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Randomised trial of CPAP vs bilevel support in the treatment of Obesity Hypoventilation Syndrome without severe nocturnal desaturation
  1. Amanda J Piper (ajp{at}mail.med.usyd.edu.au)
  1. Royal Prince Alfred Hospital, Australia
    1. David Wang (dwang{at}mail.med.usyd.edu.au)
    1. Royal Prince Alfred Hospital, Australia
      1. Brendon J Yee (brendony{at}med.usyd.edu.au)
      1. Royal Prince Alfred Hospital, Australia
        1. David J Barnes (davidb{at}med.usyd.edu.au)
        1. Royal Prince Alfred Hospital, Australia
          1. Ronald R Grunstein (rrg{at}med.usyd.edu.au)
          1. Royal Prince Alfred Hospital, Australia

            Abstract

            Background: Untreated, obesity hypoventilation is associated with significant use of health care resources and high mortality. It remains unclear whether CPAP or bilevel ventilatory support should be used as initial management. The aim of this study was to determine if one form of positive pressure is superior to the other in improving daytime respiratory failure.

            Methods: Prospective, randomised study of patients with obesity hypoventilation referred with respiratory failure. After exclusion of persisting severe nocturnal hypoxaemia (SpO2<80% for >10 minutes) or carbon dioxide retention (>10mmHg) despite optimal CPAP, patients were randomly assigned to receive either CPAP or bilevel support over a 3-month period. Primary outcome was change in daytime carbon dioxide. Secondary outcome measures included daytime sleepiness, quality of life, compliance with therapy and psychomotor vigilance testing.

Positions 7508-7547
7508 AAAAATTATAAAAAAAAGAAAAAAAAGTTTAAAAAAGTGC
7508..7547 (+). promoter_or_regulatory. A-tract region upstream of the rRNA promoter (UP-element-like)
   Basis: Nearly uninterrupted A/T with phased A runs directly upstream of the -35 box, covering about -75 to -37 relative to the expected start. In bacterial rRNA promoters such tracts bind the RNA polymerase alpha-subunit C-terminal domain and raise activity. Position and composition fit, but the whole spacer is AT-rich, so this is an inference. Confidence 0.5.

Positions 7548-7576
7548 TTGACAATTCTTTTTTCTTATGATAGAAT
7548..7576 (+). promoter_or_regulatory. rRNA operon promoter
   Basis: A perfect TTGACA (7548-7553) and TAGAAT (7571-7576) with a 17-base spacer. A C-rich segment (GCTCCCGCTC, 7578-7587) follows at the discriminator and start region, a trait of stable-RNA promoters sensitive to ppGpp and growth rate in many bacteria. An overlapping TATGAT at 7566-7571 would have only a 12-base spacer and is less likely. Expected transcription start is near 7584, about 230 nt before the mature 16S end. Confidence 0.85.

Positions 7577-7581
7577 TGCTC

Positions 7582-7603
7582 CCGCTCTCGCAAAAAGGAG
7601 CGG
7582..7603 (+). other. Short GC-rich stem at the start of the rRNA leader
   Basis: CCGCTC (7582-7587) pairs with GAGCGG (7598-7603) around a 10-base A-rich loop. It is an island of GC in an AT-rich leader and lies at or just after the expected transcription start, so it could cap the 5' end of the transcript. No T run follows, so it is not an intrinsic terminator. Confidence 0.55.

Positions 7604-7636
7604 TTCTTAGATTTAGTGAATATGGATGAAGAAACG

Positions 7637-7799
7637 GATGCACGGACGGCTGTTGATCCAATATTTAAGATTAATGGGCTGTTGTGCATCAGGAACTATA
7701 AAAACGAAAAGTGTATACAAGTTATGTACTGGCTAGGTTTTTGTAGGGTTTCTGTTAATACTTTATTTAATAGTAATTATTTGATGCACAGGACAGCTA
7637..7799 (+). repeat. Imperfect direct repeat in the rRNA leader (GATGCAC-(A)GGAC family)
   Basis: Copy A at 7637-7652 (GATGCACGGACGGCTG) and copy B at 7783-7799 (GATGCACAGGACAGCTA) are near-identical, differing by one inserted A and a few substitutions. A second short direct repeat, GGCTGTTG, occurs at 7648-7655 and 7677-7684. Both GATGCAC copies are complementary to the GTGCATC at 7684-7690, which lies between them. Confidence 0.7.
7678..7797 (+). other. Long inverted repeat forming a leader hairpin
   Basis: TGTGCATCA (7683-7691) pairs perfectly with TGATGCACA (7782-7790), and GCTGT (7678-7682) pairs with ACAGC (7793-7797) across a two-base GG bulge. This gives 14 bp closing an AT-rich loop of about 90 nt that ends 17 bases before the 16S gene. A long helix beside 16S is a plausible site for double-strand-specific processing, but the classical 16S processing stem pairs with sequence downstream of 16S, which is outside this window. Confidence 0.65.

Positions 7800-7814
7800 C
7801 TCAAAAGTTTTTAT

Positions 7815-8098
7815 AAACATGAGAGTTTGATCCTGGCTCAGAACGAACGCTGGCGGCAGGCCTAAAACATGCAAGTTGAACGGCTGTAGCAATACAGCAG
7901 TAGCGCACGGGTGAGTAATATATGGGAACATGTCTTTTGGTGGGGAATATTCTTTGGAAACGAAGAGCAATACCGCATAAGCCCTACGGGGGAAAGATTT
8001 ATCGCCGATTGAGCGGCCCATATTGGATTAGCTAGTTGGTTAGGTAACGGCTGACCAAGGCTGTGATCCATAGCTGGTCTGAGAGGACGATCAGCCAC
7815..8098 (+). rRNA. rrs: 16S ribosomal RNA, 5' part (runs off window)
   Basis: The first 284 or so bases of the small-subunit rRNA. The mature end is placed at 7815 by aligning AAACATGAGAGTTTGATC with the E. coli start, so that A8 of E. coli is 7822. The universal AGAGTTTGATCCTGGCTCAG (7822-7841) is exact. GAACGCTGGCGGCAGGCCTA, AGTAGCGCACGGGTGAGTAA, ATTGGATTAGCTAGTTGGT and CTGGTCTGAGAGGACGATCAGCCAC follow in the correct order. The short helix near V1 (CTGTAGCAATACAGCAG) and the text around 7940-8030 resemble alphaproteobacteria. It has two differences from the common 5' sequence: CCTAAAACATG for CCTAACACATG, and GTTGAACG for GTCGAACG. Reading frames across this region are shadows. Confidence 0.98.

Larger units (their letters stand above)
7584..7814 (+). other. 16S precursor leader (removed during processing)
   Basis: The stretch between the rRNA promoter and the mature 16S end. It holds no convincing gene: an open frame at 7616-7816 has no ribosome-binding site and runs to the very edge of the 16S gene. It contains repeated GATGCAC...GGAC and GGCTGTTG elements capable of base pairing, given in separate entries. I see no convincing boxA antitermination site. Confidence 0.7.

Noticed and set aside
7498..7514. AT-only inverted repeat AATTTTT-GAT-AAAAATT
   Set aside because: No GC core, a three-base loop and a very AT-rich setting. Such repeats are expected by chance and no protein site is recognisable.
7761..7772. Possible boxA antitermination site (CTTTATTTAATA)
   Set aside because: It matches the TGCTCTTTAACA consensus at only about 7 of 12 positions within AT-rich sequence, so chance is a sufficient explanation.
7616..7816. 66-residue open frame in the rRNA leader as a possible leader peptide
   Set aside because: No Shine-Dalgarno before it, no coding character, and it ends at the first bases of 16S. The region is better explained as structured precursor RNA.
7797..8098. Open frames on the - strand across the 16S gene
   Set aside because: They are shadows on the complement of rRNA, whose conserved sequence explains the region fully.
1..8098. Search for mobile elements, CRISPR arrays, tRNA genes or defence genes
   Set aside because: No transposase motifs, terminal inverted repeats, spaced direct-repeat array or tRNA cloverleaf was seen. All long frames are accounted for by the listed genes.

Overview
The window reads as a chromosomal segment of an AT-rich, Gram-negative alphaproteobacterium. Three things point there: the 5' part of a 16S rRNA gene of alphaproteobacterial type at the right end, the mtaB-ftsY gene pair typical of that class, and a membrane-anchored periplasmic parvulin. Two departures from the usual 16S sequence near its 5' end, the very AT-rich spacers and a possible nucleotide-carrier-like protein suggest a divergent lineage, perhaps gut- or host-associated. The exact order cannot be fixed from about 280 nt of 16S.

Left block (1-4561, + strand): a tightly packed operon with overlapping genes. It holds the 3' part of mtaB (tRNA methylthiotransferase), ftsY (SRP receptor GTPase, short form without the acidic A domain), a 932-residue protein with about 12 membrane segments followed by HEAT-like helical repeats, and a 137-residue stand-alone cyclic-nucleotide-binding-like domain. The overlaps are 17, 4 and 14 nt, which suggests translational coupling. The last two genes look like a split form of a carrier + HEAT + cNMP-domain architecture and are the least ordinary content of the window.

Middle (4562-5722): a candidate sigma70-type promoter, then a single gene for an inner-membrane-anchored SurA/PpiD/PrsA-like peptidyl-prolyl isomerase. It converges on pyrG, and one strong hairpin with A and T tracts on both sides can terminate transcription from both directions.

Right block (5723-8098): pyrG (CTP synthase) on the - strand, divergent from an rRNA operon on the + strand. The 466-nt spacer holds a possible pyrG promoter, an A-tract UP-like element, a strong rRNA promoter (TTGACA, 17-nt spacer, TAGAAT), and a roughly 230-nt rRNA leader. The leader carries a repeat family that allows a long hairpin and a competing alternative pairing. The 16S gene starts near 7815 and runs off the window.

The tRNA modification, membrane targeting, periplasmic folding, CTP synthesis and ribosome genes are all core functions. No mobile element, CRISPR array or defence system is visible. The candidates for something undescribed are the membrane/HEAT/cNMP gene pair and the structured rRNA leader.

Results: Thirty-six patients were randomized to either home CPAP (n=18) or bilevel support (n=18). The two groups did not differ significantly at baseline with regard to physiological or clinical characteristics. Following 3 months of therapy, daytime carbon dioxide levels decreased in both groups (CPAP 6+8 mmHg; bilevel 7+7 mmHg) with no between group differences. There was no difference in compliance between the two therapies (CPAP: 5.8+2.4hrs/night vs bilevel support: 6.1+ 2.1hrs/night). Although both groups reported improvement in daytime sleepiness, subjective sleep quality and psychomotor vigilance performance were better with bilevel support.

            Conclusions: Both CPAP and bilevel support appear to be equally effective in improving daytime hypercapnia in the subgroup of OHS patients without severe nocturnal hypoxaemia. The study was registered with the Australian Clinical Trials Registry (ACTRN01205000096651).

            • Hypercapnia
            • Non-invasive ventilation
            • Obesity hypoventilation
            • Respiratory Failure

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